In Pakistan, temperatures in the city of Jacobabad hit a record 51 degrees Celsius Wednesday, or 124 degrees Fahrenheit. Farmers in the region say extreme heat this year is killing crops and drying up water supplies.
Farmer: “The mango crop yield has been reduced by 50% this year. This is because of the scarcity of water. Mango farmers have suffered losses, and so did the traders.”
The Biden administration says it will seek to ban the disposal of mining waste in Alaska’s Bristol Bay, citing its authority under the Clean Water Act. The move by the Environmental Protection Agency could spell the end of the Pebble Mine project — a proposed open-pit gold and copper mine that would require constructing a massive power plant, natural gas pipeline and huge, toxic tailing ponds.
In Davos, Switzerland, climate activists on the sidelines of the World Economic Forum are demanding world leaders act urgently on the climate — and on Russia’s invasion of Ukraine. This is Kenyan environmentalist Elizabeth Wathuti.
Elizabeth Wathuti: “I think one of the main things about the war in Ukraine is the fact that it has continued to exacerbate the impacts of climate change, and especially the rising food insecurity in the Horn of Africa. And what we’re hearing is the fact that this crisis, people talk about it, but we are not talking about the Ukraine crisis and the climate crisis at the same time, and it’s as though people are not aware of the fact that this crisis also continues to impact the communities on the frontline.”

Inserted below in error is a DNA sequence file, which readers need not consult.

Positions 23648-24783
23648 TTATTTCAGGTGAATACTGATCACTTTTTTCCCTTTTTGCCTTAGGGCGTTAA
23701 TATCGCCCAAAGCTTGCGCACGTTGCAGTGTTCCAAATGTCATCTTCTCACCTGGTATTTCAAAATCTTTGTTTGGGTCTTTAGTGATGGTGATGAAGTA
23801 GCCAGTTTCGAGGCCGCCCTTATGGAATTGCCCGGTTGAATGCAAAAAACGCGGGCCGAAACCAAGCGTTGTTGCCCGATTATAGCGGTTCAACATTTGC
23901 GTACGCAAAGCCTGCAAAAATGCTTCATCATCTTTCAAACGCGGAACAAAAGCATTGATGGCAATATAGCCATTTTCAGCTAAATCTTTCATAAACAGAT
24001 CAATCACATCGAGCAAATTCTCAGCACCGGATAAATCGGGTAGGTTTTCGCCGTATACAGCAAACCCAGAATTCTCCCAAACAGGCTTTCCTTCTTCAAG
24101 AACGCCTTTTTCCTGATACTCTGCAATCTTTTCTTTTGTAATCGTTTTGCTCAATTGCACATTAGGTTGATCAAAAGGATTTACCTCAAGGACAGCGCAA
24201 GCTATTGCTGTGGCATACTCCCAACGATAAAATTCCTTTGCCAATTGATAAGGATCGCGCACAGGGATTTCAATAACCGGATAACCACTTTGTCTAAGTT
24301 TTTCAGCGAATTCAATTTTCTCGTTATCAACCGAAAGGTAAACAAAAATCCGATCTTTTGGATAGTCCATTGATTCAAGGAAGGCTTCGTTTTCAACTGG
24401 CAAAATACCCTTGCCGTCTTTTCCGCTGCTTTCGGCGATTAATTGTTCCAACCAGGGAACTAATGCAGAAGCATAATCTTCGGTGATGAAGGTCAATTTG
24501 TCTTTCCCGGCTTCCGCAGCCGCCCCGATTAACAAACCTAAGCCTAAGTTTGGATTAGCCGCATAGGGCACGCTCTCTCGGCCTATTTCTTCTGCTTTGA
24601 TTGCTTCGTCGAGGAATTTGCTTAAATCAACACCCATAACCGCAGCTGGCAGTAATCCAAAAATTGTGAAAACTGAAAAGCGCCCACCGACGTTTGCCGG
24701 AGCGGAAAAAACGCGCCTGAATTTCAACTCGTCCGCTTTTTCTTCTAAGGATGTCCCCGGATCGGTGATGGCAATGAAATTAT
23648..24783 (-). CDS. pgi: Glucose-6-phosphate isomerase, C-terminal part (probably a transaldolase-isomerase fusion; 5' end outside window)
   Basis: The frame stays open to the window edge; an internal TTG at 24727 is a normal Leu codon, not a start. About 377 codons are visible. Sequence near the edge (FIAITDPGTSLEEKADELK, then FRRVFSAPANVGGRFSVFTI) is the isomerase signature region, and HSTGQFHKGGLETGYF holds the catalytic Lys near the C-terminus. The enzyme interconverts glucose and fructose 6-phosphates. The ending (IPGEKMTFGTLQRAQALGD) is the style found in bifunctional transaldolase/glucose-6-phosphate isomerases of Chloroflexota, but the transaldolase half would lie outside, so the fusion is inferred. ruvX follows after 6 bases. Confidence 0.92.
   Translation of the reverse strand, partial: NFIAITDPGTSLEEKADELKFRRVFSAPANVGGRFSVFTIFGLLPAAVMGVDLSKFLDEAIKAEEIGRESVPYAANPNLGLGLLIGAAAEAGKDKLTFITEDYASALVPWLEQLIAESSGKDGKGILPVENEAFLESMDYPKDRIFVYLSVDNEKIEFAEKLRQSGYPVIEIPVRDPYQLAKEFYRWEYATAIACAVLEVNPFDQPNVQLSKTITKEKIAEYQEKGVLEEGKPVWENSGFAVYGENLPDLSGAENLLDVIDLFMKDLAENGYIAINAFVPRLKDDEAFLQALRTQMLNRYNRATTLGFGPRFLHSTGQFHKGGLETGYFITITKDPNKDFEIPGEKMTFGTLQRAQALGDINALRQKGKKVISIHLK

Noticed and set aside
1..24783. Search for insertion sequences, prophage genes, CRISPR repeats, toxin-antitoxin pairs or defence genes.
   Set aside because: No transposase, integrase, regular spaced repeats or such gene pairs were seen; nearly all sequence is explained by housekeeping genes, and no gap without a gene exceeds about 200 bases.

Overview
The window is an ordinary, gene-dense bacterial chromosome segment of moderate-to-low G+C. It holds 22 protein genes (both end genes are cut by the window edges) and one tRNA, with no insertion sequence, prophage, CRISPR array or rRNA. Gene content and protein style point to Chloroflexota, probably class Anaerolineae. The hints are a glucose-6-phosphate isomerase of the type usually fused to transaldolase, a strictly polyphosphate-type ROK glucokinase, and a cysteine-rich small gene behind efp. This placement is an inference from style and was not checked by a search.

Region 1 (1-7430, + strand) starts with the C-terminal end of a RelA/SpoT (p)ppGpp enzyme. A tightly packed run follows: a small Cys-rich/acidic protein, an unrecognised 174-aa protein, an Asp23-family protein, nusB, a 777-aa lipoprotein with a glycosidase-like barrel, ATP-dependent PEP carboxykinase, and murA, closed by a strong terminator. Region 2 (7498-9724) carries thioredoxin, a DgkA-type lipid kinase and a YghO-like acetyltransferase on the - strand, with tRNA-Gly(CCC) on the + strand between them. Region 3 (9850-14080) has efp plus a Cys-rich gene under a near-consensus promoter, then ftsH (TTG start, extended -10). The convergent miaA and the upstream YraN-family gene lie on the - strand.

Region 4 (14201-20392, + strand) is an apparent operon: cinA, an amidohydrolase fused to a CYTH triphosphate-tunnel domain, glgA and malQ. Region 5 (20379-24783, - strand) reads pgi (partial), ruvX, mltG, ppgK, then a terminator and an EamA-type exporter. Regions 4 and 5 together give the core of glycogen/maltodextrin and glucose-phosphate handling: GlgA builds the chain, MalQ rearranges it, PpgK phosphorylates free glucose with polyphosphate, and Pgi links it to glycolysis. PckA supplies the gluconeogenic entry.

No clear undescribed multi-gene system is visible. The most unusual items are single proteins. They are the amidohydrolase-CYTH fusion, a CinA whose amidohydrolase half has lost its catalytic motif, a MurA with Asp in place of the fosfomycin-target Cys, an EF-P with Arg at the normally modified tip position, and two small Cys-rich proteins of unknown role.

In Rio de Janeiro, Brazil, at least 23 people have been killed in one of the deadliest police operations in the nation’s modern history. The police raid targeted Vila Cruzeiro, one of Rio’s “favelas” — historically low-income communities that trace their origin to the legacy of slavery and the system of racial oppression in Brazil that continues to this day. Officials say military police were dispatched early Tuesday to capture leaders of a suspected drug-trafficking organization when gunfire erupted. Witnesses say police arrived shooting to kill. One resident, a 41-year-old woman, died after she was struck by a stray bullet. Derê Gomes, a professor and leader of the Federation of Rio de Janeiro’s Favelas, spoke just after the killings.
Derê Gomes: “Regardless of whether a person was involved in a crime, if it’s proven these were executions, well, no one should have been executed. There is no death penalty in Brazil, right? So I think we need to carry out a very serious and very rigorous investigation to understand how these murders took place.”